Friday, May 7th, 2010

M.I.A. – Born Free

Obviously we couldn’t have a screengrab of the actual video, so here’s an artist’s impression…


Frank Kogan: Starts with mile-long caverns of thud and tiredly weird loopiness played through a filter. Then, a minute and a half in, the refrain hits and this rearranges itself into rhythm and excitement, as if Blue Cheer The Brontosaur suddenly skated into visceral swiftness, Roxanne on vocals and Marley Marl on the boards. The crassest thing M.I.A.’s ever done, throbs from the crud mines and staticky counterbeats, where it’s good it has more in common with Britney’s “3” than with virtues that anyone associates with M.I.A., and it rocks.

Michaelangelo Matos: This was the best record I heard all year for a whole day before I saw the video, and I’m glad, because I can’t imagine how it would have altered the song for me. And since that’s how many of the people hearing the song will hear it, the video will be an inextricable part of the song. That may be what M.I.A. intends, but it cheapens the song: not because the video is misguided or simpleminded (at some level, it’s both), or because it’s brave and bold (ditto), but because just as a song this is such a hard left turn: it’s a lo-fi punk record, plain and simple, even without the Suicide sample, and I wish she’d let the damn thing be. But provocation is her gift, and that’s what she spends most of the song doing: I just wonder if “All those imitators, stick it” is aimed at Santigold.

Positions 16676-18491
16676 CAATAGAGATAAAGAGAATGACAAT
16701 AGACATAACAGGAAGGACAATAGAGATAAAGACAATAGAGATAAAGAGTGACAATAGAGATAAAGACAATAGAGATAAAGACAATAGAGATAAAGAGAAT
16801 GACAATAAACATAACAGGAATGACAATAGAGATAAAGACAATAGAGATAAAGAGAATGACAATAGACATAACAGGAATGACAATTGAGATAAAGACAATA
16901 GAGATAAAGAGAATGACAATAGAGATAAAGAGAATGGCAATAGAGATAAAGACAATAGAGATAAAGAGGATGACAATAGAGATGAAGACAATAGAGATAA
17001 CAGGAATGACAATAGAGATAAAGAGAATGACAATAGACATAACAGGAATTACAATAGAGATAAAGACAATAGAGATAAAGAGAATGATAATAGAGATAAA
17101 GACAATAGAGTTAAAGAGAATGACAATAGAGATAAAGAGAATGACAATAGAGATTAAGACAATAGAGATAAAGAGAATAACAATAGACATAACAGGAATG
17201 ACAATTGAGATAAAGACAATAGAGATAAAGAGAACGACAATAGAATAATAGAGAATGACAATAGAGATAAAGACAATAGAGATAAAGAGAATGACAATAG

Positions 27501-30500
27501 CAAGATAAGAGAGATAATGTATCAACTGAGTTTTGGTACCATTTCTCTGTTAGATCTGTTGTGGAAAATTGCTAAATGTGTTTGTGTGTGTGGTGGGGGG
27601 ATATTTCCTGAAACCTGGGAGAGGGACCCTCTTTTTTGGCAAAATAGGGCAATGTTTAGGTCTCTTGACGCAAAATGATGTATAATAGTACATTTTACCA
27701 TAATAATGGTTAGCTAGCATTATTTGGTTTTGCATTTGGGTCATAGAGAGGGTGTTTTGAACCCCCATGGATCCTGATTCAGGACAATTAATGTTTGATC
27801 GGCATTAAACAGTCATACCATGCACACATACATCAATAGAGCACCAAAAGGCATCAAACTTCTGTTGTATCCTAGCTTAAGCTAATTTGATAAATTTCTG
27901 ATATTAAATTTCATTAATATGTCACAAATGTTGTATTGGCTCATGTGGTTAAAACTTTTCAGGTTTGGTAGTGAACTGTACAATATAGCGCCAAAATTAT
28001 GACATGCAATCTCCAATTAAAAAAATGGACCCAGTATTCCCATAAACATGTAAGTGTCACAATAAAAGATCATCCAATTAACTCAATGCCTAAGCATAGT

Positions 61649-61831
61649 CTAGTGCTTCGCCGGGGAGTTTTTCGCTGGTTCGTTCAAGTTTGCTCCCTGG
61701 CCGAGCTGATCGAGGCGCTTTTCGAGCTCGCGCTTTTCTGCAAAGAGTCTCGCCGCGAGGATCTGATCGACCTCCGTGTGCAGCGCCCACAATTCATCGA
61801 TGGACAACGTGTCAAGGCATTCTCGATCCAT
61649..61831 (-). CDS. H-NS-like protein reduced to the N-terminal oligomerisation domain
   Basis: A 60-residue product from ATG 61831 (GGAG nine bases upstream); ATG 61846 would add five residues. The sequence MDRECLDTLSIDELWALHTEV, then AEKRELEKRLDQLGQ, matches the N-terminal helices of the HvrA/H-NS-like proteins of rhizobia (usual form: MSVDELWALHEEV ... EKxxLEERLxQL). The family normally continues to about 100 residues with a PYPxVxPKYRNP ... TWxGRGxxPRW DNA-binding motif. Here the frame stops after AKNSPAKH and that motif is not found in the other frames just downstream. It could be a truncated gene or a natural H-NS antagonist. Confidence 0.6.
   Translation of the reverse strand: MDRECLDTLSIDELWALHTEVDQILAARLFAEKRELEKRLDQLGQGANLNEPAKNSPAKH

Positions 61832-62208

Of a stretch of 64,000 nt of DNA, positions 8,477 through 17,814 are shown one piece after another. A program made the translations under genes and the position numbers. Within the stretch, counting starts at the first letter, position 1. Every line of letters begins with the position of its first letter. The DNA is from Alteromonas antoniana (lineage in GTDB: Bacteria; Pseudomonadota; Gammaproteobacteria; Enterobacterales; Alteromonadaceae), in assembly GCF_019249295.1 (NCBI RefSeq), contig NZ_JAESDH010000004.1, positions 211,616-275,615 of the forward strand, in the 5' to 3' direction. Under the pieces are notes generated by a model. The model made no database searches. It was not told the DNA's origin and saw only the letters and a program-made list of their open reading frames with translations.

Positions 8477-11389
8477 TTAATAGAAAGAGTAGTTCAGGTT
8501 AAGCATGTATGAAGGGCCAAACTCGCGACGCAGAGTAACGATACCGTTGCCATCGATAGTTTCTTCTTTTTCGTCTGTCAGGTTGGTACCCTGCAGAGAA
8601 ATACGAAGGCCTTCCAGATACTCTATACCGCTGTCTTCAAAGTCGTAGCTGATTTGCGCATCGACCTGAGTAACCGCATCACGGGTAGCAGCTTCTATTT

Alex Macpherson: The week M.I.A. released her exceedingly stupid video to “Born Free” – claiming to find political meaning in it is tantamount to admitting you no longer hold any pretensions to intellectual adequacy – Amerie wrote a sequence of eloquent, smart and passionate tweets denouncing new immigration legislation in Arizona. Guess who got the publicity from supposedly serious news outlets describing her as a “revolutionary” “activist”? The attention paid to M.I.A.’s asinine, primary school-level politics has actually always galled more than the sloganeering itself; her knack for rhythmic hooks and irresistible beats means that they’re usually ignorable. That’s not the case here, though: “Born Free” is near-unlistenable, which means that M.I.A.’s idiocy suddenly matters a lot more.

Edward Okulicz: Ghastly as a tune (i.e. there isn’t a tune), risible as a “statement”, lame as provocation and just embarrassingly look-at-me as a video. Provocateur? Commentator? Even remotely coherent? No, jumped-up art student throwing signifiers together without any skill, who has ideas above her station and songs beneath listenability. Telling imitators to stick it is pretty big for someone who hasn’t had an original musical idea in her life, frankly.

Matt Cibula: Wow, annoyingly propulsive, rabble-rousing, great echo. I am not convinced of the whole “she’s irrelevant” thing, heard that line before and it was wrong then and it’s wrong now.

Martin Skidmore: I’m basically for M.I.A., but this rather annoys me. It’s built on a bed of “Ghost Rider” by Suicide, and her vocal over the top (sort of rapping, sort of singing, which I guess isn’t so far from what Alan Vega did) is rather lo-fi and incoherent, and there doesn’t seem to be a lot else added to the original apart from some fairly dull beats. The sleeve and the video seem to be claiming political weight and resonance for the track that I can’t hear in it at all.

Anthony Easton: Didn’t Dylan tell us not to intermingle our pop music with our global protest politics? This is just silly.